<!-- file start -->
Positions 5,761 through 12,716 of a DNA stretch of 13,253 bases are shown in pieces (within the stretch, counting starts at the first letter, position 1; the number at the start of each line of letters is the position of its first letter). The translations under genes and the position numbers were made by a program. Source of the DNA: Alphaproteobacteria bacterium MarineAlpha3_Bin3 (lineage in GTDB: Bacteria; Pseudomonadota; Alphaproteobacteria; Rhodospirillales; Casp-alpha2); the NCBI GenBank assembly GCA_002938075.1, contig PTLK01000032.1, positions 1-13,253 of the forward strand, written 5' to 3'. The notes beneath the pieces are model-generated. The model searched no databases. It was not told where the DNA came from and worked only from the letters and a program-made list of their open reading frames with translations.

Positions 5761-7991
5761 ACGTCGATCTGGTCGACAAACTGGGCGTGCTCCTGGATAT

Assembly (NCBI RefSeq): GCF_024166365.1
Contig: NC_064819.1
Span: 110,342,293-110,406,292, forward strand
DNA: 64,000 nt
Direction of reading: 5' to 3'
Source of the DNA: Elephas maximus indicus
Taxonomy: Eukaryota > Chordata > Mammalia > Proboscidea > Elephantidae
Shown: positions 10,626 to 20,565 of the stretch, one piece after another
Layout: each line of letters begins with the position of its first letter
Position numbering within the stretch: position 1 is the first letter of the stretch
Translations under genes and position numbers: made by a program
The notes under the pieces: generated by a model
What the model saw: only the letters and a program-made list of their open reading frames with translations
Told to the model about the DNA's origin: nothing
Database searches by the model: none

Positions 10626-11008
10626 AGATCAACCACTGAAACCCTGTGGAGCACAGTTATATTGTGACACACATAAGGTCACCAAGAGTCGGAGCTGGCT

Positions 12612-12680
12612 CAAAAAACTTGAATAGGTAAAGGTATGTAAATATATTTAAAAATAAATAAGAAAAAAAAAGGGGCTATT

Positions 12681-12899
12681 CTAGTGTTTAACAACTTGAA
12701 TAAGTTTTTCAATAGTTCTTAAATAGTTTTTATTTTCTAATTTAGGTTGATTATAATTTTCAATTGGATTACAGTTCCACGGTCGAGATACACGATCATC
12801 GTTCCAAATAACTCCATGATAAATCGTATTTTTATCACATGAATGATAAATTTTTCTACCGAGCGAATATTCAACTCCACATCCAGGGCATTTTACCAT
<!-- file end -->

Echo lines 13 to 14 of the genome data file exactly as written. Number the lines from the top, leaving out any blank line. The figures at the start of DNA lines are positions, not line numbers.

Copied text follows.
Position numbering within the stretch: position 1 is the first letter of the stretch
Translations under genes and position numbers: made by a program